Myrtle Spurge is a really cool looking plant that people like to use in xeriscapes and rock gardens in Colorado. Here's the problem, it takes over native vegetation and  the plant seeps a toxic, milky latex, which can cause severe skin irritations. Basically, it's poisonous.   Wearing gloves, long sleeves, and shoes is highly recommended if you plan on handling any Myrtle Spurge.

The Colorado Department of Agriculture has launched a campaign to stop the spread of noxious weeds across the state.  Myrtle Spurge is one of those weeds.  There are  Currently 74 species of plants in the state that are designated "noxious," meaning they pose a threat to the state's agricultural productivity, wildlife habitat and native plant communities.

WHERE CAN YOU FIND IT?

Myrtle Spurge is found mostly in Jefferson County and the Denver Metro area with minor populations in El Paso, Larimer and Garfield counties.

HOW TO GET RID OF IT

The best way to control myrtle spurge is to remove plants prior to seed set and to find and remove new plants as early as possible.   Make sure you pull all the roots and wear gloves and eye protection to protect yourself from the toxic milky sap.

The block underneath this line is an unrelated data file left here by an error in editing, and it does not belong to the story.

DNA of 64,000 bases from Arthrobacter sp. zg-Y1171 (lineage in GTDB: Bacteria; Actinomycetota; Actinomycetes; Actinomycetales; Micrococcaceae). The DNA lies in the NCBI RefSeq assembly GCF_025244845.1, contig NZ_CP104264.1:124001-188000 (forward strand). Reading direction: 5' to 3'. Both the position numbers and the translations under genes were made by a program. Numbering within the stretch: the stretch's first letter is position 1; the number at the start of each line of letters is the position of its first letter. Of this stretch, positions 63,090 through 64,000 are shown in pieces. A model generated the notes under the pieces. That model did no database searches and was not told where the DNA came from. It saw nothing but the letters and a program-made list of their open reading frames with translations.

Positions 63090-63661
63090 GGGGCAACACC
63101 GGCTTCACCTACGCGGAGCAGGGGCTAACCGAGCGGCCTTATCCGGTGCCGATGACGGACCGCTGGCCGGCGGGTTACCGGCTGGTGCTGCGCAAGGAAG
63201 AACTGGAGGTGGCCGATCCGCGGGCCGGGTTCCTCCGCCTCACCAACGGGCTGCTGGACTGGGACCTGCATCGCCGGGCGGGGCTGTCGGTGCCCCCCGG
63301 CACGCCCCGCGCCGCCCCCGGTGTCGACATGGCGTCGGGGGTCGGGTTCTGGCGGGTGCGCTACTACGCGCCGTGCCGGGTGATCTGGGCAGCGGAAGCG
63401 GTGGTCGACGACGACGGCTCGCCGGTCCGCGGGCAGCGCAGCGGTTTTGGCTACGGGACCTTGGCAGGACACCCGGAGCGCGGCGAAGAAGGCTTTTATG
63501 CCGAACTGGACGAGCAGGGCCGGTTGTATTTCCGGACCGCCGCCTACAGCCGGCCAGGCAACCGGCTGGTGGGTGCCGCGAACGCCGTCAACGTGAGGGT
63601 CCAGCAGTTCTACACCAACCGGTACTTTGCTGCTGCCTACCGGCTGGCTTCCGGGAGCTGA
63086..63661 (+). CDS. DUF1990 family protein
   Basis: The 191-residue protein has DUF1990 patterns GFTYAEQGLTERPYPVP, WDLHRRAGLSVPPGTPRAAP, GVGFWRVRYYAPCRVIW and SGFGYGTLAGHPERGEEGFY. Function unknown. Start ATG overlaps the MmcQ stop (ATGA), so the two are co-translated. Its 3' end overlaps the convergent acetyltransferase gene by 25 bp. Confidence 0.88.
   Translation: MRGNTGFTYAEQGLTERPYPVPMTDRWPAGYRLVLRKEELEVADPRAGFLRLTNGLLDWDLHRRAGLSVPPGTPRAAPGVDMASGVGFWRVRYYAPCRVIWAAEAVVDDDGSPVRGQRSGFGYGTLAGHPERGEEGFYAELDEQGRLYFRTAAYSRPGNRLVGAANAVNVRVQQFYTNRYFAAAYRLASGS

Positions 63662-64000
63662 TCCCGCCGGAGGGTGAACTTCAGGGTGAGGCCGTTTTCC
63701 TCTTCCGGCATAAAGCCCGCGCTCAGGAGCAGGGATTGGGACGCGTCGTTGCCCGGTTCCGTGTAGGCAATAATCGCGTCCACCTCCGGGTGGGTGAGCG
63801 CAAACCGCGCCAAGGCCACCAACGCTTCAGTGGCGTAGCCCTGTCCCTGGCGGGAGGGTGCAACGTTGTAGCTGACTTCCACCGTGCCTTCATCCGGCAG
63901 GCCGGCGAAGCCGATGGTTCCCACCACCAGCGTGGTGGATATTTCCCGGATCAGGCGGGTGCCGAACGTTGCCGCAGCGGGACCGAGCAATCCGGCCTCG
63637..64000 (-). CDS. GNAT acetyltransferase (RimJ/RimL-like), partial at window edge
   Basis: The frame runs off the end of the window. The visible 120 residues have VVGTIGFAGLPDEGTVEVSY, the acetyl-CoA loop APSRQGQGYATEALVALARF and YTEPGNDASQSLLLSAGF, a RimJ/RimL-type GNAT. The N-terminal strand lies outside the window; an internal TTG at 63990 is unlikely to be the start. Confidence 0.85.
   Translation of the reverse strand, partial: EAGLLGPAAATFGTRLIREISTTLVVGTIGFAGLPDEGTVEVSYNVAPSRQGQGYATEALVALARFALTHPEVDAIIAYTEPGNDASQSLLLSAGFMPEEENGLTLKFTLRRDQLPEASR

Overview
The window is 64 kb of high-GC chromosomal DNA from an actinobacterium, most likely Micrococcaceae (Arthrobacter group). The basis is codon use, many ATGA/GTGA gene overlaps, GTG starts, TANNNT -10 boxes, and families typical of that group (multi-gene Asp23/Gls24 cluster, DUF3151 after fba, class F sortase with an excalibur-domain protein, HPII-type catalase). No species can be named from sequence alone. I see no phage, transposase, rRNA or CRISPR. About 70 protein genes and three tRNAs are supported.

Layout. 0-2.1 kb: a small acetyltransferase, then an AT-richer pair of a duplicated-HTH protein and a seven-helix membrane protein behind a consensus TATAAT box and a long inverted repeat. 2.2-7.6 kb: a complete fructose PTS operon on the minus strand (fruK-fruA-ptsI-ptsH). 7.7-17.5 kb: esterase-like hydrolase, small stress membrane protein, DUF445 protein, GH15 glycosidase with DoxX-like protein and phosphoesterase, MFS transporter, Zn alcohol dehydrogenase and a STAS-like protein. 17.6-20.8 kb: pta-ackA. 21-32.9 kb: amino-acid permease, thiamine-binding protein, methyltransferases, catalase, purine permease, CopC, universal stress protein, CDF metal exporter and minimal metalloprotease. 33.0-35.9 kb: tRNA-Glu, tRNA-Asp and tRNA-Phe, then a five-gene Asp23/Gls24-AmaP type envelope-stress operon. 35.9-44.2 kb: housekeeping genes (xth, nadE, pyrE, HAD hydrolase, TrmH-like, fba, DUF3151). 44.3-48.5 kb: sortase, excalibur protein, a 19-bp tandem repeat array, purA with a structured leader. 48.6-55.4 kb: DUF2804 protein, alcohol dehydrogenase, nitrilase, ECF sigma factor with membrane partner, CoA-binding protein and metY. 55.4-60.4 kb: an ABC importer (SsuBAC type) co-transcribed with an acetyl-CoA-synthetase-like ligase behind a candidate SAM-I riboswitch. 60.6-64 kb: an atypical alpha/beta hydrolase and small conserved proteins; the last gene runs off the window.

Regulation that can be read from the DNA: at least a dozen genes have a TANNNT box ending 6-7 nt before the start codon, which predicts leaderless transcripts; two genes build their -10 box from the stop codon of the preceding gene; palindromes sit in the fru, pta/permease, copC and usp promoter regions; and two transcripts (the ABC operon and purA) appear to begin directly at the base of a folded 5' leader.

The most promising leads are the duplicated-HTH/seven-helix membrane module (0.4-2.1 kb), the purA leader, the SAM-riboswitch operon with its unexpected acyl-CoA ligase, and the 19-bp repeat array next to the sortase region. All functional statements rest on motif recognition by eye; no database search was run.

If you see a plant, please contact your county weed management program

HOW DANGEROUS IS THE MYRTLE SPURGE?

Myrtle spurge contains a toxic, milky sap which can cause severe skin irritations, including blistering. This plant is poisonous if ingested; causing nausea, vomiting and diarrhea. Wearing gloves, long sleeves, shoes, and eye protection is highly recommended when in contact with myrtle spurge. All plant parts are considered poisonous.

[Colorado Department of Agriculture]